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Spokane, Washington  Est. May 19, 1883

Spokane City Council tightens rules on euthanization in response to SCRAPS concerns

Nick Hobbs Doyle, shelter operations manager for the Spokane County Regional Animal Protection Services, addresses accusations of shelter misconduct and unnecessary euthanizations during a May interview.  (COLIN MULVANY/THE SPOKESMAN-REVIEW)

Less than a week after 14 dogs were put down in a single day by the Spokane Regional Animal Protection Service, the Spokane City Council has adopted an ordinance to limit the discretion of the director of SCRAPS to sign off on euthanizing animals.

The vote was 6-0. Councilman Jonathan Bingle abstained, as his business has previously helped fundraise for SCRAPS.

The ordinance changes city code to specify that shelters contracted with the city cannot euthanize animals because they lack the capacity to hold them if they were impounded from within city limits.

The cities of Spokane and Spokane Valley contract with the county-run SCRAPS for animal control services. Previously, the city had no rules specifying shelter euthanization, meaning the contract with the county defaulted to the county’s rules, which do allow euthanization on the basis of capacity.

SCRAPS animal welfare advocates and former SCRAPS volunteers and staffers have alleged that animals are being euthanized due to “lenient director discretion and capacity issues,” according to a Wednesday statement by the City Council.

County spokesman Patrick Bell said in an interview last week that animals are only being euthanized as a last resort when they pose a public safety risk, suffer from untreatable medical conditions or are otherwise not adoptable.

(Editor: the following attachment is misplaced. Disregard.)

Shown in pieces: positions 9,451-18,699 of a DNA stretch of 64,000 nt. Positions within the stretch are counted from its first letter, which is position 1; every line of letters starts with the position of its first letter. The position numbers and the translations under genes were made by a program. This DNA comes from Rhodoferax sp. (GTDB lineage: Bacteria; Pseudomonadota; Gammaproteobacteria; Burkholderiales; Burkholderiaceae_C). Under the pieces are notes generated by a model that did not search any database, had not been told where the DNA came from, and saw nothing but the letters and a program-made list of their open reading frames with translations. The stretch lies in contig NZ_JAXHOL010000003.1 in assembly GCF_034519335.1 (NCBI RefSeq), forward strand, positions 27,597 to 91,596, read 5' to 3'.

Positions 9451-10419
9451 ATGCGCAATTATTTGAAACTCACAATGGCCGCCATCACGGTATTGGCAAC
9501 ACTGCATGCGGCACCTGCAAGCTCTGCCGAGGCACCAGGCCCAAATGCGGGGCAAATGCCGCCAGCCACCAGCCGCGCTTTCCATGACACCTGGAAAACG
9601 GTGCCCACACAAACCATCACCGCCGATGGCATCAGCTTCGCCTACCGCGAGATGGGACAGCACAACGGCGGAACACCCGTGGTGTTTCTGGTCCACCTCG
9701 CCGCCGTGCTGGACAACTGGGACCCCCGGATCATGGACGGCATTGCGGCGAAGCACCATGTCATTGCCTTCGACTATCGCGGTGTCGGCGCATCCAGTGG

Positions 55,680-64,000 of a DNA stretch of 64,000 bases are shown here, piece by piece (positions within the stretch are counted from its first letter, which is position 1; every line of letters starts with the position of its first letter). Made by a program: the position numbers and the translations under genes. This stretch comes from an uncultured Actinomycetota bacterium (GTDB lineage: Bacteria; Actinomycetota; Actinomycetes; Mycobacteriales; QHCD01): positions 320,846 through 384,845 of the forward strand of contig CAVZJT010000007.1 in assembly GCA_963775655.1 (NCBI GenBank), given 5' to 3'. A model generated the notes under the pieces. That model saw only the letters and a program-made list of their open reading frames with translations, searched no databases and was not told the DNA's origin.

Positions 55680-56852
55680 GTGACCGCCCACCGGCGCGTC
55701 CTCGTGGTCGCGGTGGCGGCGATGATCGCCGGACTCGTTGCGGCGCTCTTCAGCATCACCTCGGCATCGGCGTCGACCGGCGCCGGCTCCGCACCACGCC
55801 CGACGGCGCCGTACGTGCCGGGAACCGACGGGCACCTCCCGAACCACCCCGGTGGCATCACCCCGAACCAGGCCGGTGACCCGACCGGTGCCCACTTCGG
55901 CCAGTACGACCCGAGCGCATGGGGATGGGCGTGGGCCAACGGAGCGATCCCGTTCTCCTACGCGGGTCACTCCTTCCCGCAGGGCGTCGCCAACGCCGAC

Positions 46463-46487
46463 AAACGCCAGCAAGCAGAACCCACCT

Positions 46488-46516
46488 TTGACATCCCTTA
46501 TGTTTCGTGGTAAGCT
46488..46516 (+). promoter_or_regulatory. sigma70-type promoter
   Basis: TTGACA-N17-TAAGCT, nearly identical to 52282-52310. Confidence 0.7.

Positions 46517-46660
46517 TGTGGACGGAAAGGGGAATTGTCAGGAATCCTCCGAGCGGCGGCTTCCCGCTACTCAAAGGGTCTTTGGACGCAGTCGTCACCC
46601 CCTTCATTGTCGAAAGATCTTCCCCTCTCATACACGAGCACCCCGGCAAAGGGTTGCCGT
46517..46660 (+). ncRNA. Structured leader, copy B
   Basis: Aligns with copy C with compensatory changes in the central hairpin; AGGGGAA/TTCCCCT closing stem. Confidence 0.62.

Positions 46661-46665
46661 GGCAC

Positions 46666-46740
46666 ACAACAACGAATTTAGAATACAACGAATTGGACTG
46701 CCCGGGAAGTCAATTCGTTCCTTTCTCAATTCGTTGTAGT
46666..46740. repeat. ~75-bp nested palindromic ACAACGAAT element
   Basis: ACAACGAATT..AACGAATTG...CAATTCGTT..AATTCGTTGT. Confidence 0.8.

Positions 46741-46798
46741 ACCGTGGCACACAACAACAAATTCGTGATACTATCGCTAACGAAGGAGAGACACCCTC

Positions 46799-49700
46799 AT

“We are dedicated to providing the highest level of care at SCRAPS,” Bell said. “We do not euthanize due to capacity issues.”

Bell said Thursday that a number of dogs euthanized the day before had histories of biting or other behaviors that made them unable to be adopted, and shared a photo of one staffer who suffered a severe bite to the arm in March that resulted in hospitalization. The county has released behavioral risk assessments for 16 dogs the shelter has euthanized.

More than a dozen people, many of whom were former SCRAPS employees or volunteers, testified before the City Council Monday night and rejected SCRAPS’ characterization that a number of the animals euthanized in recent months were unable to be rehabilitated. Several went on to criticize the overall management of the animal shelter.

Freddie Bommer, a certified dog trainer who runs his own business with a specialization in dogs with “fear-based behaviors,” said he had been working with seven of the 14 dogs euthanized last week and believed they didn’t need to die.

“These dogs were absolutely adoptable and have been grossly misdiagnosed, which cost them their lives,” Bommer said.

Ryker Morgan, an 11-year-old, testified that he had dealt with many of the 14 dogs.

“I used to give them treats and talk to them,” Morgan said, his voice cracking with emotion. “I didn’t want them to die.”

Councilman Michael Cathcart, who cosponsored the ordinance with Councilwoman Karen Stratton, said Monday that leadership at SCRAPS had repeatedly failed to attend, or otherwise canceled at the last minute, meetings to discuss practices at the shelter earlier this year.

“The lack of communication, the lack of exchange, has been incredibly infuriating to me,” Cathcart said.

Bell noted that SCRAPS had offered to give council members a tour of the facility, and only Bingle had accepted. Councilwoman Karen Stratton, who has worked with Cathcart to demand transparency from SCRAPS, brushed off this assertion Monday.

“I did not go because I know if I went, I would have a car full of animals,” Stratton said. “I believe the staff and others who have gone.”